• Phase-1: Physical chemistry
  • Phase-2: Chemical structure and function
  • Phase-3: The aggregation of functions
  • Phase-4: The aggregation of cells
  • Phase-5: The emergence of intelligence & sentience

 While the cited link above provides the rationale for these phases, a wider discussion of consciousness might be linked to a book by Iain McGilchrist entitled ‘The Master and his Emissary’, which was reviewed under the heading ‘In Two Minds’. While this review deviated from the conclusions of the author, it suggested a possible reason for why intelligence and consciousness evolved as a survival mechanism.

At face-value, the timeline of evolution, as presented in the cartoon above, suggests that life had very little intelligence and possibly no conscious thought, as characterised in the sound-bite of ‘eat, survive, reproduce’ , which only changed with the appearance of homo sapiens. However, the evolutionary model had already established most of the functional blueprint underpinning the physiology and neurology of most species long before homo sapiens appeared. If so, we might speculate how and why evolution slowly gave rise to increasing intelligence within the survival model of predator and prey, where consciousness evolves from a much simpler need for self-awareness as outlined in the note below.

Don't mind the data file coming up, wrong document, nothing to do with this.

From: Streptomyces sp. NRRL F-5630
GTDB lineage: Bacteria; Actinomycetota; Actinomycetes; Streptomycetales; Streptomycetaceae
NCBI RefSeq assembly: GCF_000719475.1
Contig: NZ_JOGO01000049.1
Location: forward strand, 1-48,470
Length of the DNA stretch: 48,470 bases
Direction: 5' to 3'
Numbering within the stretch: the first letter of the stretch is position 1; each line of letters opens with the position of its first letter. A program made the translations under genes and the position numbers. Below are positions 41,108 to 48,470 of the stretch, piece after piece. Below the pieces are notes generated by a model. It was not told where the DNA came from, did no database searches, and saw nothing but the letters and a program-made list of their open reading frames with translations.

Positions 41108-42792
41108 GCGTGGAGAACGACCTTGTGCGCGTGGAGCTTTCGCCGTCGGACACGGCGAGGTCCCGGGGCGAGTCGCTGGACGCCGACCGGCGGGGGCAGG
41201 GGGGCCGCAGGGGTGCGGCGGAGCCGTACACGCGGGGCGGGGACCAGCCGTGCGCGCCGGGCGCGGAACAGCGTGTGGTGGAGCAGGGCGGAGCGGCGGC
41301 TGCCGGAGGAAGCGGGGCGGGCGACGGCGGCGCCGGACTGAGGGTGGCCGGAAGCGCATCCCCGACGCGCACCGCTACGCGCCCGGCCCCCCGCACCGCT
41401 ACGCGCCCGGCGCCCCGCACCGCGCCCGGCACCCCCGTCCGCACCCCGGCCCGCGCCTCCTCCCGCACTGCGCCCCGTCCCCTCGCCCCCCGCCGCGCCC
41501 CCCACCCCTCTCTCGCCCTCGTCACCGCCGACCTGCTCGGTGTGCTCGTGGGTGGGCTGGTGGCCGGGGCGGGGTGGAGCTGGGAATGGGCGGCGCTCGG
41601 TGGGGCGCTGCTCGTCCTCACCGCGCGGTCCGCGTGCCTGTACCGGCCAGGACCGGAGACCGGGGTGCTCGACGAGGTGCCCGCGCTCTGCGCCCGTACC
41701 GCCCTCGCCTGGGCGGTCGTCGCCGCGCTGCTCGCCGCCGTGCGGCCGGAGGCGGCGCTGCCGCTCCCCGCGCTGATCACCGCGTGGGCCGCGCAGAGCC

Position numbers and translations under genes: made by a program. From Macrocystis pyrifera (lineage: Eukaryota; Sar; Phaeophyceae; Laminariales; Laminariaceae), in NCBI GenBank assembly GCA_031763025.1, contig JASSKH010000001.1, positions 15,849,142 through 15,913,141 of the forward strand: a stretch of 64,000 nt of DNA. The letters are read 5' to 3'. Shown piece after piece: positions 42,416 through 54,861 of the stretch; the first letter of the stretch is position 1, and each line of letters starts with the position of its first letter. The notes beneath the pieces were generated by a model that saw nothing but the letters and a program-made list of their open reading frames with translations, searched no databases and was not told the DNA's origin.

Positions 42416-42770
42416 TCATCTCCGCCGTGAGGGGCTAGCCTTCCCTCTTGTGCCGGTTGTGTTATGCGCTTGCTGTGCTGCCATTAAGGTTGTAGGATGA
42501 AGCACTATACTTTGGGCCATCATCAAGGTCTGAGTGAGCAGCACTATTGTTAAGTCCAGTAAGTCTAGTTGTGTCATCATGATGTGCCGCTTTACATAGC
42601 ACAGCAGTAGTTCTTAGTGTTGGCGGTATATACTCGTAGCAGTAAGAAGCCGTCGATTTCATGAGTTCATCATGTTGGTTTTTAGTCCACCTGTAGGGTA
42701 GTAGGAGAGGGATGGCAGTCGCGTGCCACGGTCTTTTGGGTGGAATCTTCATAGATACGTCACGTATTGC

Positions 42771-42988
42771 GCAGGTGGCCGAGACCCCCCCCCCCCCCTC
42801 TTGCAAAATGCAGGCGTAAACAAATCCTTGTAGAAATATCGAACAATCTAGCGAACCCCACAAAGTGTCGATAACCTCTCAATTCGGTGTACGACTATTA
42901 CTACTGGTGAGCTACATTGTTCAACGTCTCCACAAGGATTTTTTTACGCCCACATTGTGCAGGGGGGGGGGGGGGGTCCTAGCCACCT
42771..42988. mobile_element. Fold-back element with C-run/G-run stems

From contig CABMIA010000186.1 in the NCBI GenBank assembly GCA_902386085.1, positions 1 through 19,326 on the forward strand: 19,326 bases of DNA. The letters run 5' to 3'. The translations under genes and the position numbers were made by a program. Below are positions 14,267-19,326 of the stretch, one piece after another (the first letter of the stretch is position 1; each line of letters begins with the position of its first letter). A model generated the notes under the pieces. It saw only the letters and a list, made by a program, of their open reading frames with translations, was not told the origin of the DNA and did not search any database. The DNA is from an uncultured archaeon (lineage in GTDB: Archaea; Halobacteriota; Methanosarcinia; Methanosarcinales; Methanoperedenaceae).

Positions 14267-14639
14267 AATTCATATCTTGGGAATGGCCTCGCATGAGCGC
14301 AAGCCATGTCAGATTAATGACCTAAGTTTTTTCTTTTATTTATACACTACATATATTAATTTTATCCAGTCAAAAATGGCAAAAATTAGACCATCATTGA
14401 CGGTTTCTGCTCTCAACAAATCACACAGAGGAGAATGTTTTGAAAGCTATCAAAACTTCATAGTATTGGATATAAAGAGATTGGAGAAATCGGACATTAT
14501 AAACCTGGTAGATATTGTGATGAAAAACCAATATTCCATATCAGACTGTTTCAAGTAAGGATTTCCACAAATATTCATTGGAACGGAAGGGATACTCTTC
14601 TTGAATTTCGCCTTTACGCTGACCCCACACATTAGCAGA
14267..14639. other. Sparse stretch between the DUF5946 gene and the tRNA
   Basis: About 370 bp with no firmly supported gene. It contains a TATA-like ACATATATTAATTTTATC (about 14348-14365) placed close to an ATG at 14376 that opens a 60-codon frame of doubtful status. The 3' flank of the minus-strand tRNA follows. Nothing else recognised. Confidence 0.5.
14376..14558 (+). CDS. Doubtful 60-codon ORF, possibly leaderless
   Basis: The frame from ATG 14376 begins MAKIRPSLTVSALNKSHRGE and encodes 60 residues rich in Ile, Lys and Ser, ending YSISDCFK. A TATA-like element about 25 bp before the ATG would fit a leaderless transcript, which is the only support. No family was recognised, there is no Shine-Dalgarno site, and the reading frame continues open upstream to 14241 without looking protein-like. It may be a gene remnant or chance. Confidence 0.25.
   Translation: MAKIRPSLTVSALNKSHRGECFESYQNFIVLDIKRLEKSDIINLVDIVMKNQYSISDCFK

Note: When in predator mode, the conscious aspect of the mind may want to focus all its attention on the prey. However, we might recognise that this may not be the best survival strategy, if this focus leaves you open to becoming the prey of another predator. As such, we might perceive an evolutionary benefit for part of the brain being simultaneously aware of the wider environment without distracting attention away from the task at hand. As a slight aside, it might also be speculated that a rudimentary form of consciousness may have evolved within this predator-prey model, as without an awareness of self, it is difficult to define what is predator or prey. As such, both predator and prey, required some primitive form of self-awareness, long before intelligent consciousness, where the boundary of ‘self’ comes to define what needs to be protected in order to survive.

It is recognized that this discussion has deviated from its starting point relating to the potential scope of purpose in the wider universe. However, it was suggested that because all discussions, whether theological, philosophical or scientific, ended as unprovable speculation, the focus of purpose within the universe has to be reduced to a human perspective. For it seems that we do not really understand whether our universe is infinite and eternal, finite and created or even whether it might be an illusion, existing as a virtual reality rather than a physical one. With these doubts raised, the existence of any form of deity or cosmic intelligence was questioned, such that no purpose could be addressed. In this respect, it might be argued that humanity can only continue to define and refine its own purpose within a framework of hopefully improving man-made morality.